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Palestinians in bad need for a unifying strategy

Jul 03,2019 - Last updated at Jul 03,2019

More than a week after the end of the controversial economic workshop in Bahrain, dubbed “Peace to Prosperity”, Palestinians in the Palestinian territories were confused and concerned.

During a visit to Ramallah and Jerusalem, I was repeatedly asked if the US “ultimate deal” was going to be implemented. Palestinians were also worried that the Palestinian government and leadership have no plans or vision for the future. The economic bite has been very difficult, especially since it has affected a large number of civil servants. Some 160,000 Palestinian public employees received 60 per cent of their salaries, and the impact was felt in various economic fields.

The stalemate between the Palestinian government and the Israeli authorities over the issue of tax remittances was the talk of the town in many circles, with some saying that they are hoping French President Emmanuel Macron or someone at his level would intervene and help resolve the conflict that arose when the Israeli Knesset passed a law that ordered the government to cut an amount from the tax and customs remittances that are collected by Israel on behalf of the Palestinians in an amount equal to that of what Palestinians pay prisoners and the families of martyrs. It appears that Israel is also interested in finding a solution and is said to have offered a number of them, including the possibility of Israel paying the prisoners’ canteen allotment or possibly reducing the 3 per cent it collects as an administrative fee according to the Paris economic agreement.

What is most worrisome is the sense of absence of any serious middle to long-term vision. Palestinians want to strengthen local governments in case the Palestinian Authority falters. Others want to work on creating a bonding station in Hebron and Jenin that would receive products earmarked for the Palestinian market and, therefore, collect Palestinians’ own customs without having to be left at the mercy of the Israelis.

The split between Fateh and Hamas is also damaging. Different experts say that Palestinian President Mahmoud Abbas is showing extreme flexibility in trying to reach reconciliation, and that he has told the Egyptians he is willing to sign on the dotted line to any timetable they recommend for the implementation of a deal to end the longest split in modern Palestinian history. The unity that was shown by all Palestinians in opposition to the US-led efforts has given many the feeling that both sides are not far from each other politically, while it is clear that certain groups from both sides are benefitting from the status quo.

But perhaps the most depressing issue is the absence of a clear strategy for Palestinian liberation. Almost all the leaders and experts I have met concede that there is no chance to go back to the armed resistance. This leaves Palestinian leaders with one of two options: the negotiations track and the mass civil resistance track. The negotiations track, which President Abbas has championed for years, has brought no progress, with more and more people calling for discarding this option until there is a change in the balance of forces and a genuine opportunity for a breakthrough. This leaves the non-violent popular struggle track, but this also has many obstacles represented mainly by the absence of a serious willingness by the leadership to give up on the current perks they have and make the sacrifices that are necessary for the success of a non-violent effort.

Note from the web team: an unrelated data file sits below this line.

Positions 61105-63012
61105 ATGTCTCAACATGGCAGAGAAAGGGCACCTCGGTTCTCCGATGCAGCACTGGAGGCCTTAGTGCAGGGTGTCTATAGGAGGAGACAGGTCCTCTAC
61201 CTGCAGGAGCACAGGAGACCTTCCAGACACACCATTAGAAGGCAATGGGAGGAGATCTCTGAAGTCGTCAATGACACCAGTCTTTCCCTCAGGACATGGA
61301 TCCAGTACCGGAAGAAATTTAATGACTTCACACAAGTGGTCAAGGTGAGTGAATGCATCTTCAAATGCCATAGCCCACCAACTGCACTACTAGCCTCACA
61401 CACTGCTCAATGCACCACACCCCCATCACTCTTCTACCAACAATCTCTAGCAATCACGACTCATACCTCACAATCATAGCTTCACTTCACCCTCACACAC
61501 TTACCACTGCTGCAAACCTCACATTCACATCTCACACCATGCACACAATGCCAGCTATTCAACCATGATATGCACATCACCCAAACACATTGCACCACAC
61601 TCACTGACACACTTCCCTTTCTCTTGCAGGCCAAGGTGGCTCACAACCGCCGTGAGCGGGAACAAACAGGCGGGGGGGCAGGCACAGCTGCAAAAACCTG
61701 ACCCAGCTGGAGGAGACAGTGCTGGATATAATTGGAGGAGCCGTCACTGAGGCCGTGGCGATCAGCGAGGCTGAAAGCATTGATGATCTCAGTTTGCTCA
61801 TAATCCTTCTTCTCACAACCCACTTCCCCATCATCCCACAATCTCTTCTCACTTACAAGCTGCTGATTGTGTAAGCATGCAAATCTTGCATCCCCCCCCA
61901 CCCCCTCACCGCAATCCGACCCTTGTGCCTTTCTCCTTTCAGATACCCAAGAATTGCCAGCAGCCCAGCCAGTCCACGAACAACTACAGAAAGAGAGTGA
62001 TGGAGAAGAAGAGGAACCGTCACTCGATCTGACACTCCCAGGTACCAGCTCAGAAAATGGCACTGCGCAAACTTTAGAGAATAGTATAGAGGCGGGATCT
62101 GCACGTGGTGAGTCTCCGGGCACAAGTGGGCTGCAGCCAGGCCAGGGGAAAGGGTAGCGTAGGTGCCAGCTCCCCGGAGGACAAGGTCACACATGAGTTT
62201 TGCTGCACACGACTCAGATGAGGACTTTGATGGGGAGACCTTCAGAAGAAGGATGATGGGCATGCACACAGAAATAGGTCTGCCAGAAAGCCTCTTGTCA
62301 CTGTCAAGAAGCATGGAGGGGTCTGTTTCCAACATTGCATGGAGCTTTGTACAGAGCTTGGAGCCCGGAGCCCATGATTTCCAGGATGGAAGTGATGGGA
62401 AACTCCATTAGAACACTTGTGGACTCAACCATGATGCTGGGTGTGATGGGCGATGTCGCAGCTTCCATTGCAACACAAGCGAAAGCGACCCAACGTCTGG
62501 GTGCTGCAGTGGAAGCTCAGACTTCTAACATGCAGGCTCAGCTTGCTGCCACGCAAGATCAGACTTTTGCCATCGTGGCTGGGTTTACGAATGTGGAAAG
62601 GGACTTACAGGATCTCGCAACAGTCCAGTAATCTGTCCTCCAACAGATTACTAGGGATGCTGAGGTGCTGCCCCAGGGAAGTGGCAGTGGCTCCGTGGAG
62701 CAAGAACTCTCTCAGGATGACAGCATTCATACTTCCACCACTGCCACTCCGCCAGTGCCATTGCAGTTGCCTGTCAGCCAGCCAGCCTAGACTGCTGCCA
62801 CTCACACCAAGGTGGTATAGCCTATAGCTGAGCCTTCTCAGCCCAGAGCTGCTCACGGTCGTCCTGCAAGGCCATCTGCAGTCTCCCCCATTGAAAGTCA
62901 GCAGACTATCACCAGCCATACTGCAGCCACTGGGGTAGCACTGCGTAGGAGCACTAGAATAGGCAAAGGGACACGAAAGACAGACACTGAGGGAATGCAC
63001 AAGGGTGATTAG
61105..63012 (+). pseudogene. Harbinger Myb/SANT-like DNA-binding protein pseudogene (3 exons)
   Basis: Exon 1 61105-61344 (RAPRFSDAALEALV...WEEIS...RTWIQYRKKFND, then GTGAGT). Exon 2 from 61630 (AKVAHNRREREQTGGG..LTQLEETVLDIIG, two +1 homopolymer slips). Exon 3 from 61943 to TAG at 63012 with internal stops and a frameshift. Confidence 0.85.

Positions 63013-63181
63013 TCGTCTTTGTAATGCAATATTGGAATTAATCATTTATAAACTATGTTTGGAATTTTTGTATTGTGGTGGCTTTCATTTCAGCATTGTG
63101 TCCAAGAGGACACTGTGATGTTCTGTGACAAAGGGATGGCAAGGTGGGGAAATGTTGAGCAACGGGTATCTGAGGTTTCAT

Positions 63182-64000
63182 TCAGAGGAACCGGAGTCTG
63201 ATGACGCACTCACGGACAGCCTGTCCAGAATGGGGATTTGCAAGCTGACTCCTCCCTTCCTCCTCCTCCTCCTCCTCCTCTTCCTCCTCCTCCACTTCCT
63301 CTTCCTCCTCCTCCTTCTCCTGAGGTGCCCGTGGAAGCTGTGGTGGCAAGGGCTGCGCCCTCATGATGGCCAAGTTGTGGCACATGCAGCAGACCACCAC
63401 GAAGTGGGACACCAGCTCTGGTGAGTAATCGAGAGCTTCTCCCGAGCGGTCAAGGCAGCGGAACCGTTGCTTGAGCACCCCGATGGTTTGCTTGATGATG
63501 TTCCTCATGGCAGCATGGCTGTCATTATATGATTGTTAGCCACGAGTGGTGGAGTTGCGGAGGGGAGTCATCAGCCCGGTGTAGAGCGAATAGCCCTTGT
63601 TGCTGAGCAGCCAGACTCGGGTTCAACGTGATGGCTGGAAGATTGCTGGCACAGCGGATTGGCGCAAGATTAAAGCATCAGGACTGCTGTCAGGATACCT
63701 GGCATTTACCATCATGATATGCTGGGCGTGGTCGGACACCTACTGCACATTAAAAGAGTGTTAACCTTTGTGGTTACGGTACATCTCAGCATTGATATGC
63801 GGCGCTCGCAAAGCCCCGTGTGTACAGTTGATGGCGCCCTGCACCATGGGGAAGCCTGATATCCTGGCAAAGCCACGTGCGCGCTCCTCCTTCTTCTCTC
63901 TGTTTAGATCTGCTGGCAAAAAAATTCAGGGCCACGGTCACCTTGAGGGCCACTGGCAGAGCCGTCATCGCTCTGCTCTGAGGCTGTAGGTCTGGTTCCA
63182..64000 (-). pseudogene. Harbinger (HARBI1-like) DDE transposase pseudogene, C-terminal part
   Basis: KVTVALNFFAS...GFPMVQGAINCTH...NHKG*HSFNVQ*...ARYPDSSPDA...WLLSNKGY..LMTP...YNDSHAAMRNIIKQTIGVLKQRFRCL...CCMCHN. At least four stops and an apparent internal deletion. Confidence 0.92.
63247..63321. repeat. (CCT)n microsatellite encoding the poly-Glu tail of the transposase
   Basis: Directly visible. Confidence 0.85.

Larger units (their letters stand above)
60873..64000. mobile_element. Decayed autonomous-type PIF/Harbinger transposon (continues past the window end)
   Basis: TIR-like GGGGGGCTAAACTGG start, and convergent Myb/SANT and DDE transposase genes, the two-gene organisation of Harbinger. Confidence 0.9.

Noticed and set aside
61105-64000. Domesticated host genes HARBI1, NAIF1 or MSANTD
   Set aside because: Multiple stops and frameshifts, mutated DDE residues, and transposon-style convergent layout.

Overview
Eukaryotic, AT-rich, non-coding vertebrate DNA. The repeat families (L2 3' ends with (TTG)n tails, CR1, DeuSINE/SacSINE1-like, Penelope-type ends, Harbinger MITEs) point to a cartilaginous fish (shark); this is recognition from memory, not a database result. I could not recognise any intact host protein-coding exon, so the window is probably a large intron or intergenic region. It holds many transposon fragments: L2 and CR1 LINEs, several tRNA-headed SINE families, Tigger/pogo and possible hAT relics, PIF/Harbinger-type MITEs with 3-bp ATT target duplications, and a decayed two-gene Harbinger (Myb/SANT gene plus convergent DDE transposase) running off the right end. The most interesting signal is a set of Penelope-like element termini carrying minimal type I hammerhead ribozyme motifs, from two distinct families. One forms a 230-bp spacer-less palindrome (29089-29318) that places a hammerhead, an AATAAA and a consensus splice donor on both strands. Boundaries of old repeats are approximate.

Elections could be the mechanism towards honing in on a strategy and choosing the people that are willing to lead it. Everyone agrees that elections are long overdue and the issue has become a hot topic of conversation, but like all other issues, there is no clear path yet for elections.

Most agree that elections without an agreement is next to impossible. Both Fateh and Hamas blame each other for the absence of an agreement on it. Hamas was insistent that legislative, presidential and Palestine National Council elections should take place at the same time. At first Ramallah was insistent, as per the decision of the Palestinian high court of having only legislative elections, but it appears now that they agree on both legislative and presidential elections.

President Abbas appears ready to agree on elections but is waiting for a clear sign from Hamas. Hamas says it agrees, and that if Abbas is serious, he will issue a presidential decree and announce a specific election day. President Abbas seems to have agreed to issue a decree for legislative elections to be followed four months later by a presidential election. Some argue that he wanted to do this in case Hamas won again and that this would give him some wiggle room. Others say he is now willing to have the two elections simultaneously.

Palestine is arguably going through one of its worst periods. The absence of a vision and the lack of any serious progress on the political/negotiations track require a more introspective direction. A serious and honest debate is badly-needed within the Palestinians in order to come out with an agreed to vision for the future. Such a discussion must avoid polemics and one-upmanship, and be based on a realistic vision that can be implemented and a political will to carry such a vision to its natural end.

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